Alexander Maclaren—Expositions of Holy Scripture

'Thy Will be Done'
'Thy will be done in earth, as it is in heaven.'--MATT. vi. 10. It makes all the difference whether the thought of the name, or that of the will, of God be the prominent one. If men begin with the will, then their religion will be slavish, a dull, sullen resignation, or a painful, weary round of unwelcome duties and reluctant abstainings. The will of an unknown God will be in their thoughts a dark and tyrannous necessity, a mysterious, inscrutable force, which rules by virtue of being stronger, and
Alexander Maclaren—Expositions of Holy Scripture

The Cry for Bread
'Give us this day our daily bread.'--MATT. vi. 11. What a contrast there is between the two consecutive petitions, Thy will be done, and Give us this day! The one is so comprehensive, the other so narrow; the one loses self in the wide prospect of an obedient world, the other is engrossed with personal wants; the one rises to such a lofty, ideal height, the other is dragged down to the lowest animal wants. And yet this apparent bathos is apparent only, and the fact that so narrow and earthly a petition
Alexander Maclaren—Expositions of Holy Scripture

'Forgive us Our Debts'
'Forgive us our debts, as we forgive our debtors.'--MATT. vi. 12. The sequence of the petitions in the second half of the Lord's Prayer suggests that every man who needs to pray for daily bread needs also to pray for daily forgiveness. The supplication for the supply of our bodily needs precedes the others, because it deals with a need which is fundamental indeed, but of less importance than those which prompt the subsequent petitions. God made us to need bread, we have made ourselves to need pardon.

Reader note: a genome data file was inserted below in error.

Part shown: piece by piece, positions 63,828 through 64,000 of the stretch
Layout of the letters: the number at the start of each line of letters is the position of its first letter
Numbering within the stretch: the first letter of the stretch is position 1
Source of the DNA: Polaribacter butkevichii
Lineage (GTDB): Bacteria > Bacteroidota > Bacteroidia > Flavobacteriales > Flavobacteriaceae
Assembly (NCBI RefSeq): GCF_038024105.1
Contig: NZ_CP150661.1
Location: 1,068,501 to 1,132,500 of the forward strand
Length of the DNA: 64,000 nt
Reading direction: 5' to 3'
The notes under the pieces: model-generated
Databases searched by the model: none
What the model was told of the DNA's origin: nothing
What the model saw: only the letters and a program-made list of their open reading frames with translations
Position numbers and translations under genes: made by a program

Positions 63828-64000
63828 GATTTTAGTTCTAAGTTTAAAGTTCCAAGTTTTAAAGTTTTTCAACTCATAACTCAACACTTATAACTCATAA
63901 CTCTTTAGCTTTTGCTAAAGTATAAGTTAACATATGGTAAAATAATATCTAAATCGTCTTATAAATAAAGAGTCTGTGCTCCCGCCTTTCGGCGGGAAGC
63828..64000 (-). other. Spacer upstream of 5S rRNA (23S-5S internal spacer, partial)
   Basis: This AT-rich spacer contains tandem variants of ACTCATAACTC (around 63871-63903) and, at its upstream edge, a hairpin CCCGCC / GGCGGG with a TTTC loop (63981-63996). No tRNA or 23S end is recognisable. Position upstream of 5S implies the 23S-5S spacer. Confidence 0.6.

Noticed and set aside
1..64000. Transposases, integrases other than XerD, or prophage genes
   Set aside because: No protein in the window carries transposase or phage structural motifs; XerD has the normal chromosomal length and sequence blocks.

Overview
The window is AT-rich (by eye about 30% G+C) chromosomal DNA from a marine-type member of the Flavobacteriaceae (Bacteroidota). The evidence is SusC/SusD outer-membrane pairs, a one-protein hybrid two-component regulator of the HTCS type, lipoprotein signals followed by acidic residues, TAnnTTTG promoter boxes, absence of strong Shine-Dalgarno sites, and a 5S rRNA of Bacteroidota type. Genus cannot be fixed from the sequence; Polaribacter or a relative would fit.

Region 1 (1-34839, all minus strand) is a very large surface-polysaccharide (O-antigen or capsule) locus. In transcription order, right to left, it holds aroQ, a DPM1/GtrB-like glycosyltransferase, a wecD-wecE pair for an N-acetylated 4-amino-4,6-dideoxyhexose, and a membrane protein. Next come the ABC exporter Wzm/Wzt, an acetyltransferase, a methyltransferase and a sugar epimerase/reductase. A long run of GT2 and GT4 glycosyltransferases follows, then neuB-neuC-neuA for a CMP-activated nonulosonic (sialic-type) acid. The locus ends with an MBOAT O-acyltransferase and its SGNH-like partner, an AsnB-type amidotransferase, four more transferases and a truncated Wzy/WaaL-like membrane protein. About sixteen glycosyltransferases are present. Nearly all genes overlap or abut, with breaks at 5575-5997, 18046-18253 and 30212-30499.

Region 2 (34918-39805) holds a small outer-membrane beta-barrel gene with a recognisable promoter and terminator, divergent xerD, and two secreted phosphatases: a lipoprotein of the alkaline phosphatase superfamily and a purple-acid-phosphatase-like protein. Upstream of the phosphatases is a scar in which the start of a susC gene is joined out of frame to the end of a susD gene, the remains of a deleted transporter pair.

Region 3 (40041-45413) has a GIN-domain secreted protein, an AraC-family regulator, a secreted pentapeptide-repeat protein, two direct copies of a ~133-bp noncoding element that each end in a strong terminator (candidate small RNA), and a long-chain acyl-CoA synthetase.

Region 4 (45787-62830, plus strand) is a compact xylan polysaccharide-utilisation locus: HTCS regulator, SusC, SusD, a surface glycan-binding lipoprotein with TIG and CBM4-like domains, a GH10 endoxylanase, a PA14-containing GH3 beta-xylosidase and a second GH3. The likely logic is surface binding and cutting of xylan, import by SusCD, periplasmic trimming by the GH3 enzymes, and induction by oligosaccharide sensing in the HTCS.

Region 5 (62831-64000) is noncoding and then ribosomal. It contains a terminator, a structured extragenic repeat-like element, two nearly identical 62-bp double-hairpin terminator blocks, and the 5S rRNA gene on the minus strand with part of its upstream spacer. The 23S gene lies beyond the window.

Alexander Maclaren—Expositions of Holy Scripture

'Lead us not into Temptation'
'And lead us not into temptation.'--MATT. vi. 13. The petition of the previous clause has to do with the past, this with the future; the one is the confession of sin, the other the supplication which comes from the consciousness of weakness. The best man needs both. Forgiveness does not break the bonds of evil by which we are held. But forgiveness increases our consciousness of weakness, and in the new desire which comes from it to walk in holiness, we are first rightly aware of the strength and
Alexander Maclaren—Expositions of Holy Scripture

'Deliver us from Evil'
'But deliver us from evil.'--MATT. vi. 13. The two halves of this prayer are like a calm sky with stars shining silently in its steadfast blue, and a troubled earth beneath, where storms sweep, and changes come, and tears are ever being shed. The one is so tranquil, the other so full of woe and want. What a dark picture of human conditions lies beneath the petitions of this second half! Hunger and sin and temptation, and wider still, that tragic word which includes them all--evil. Forgiveness and
Alexander Maclaren—Expositions of Holy Scripture

'Thine is the Kingdom'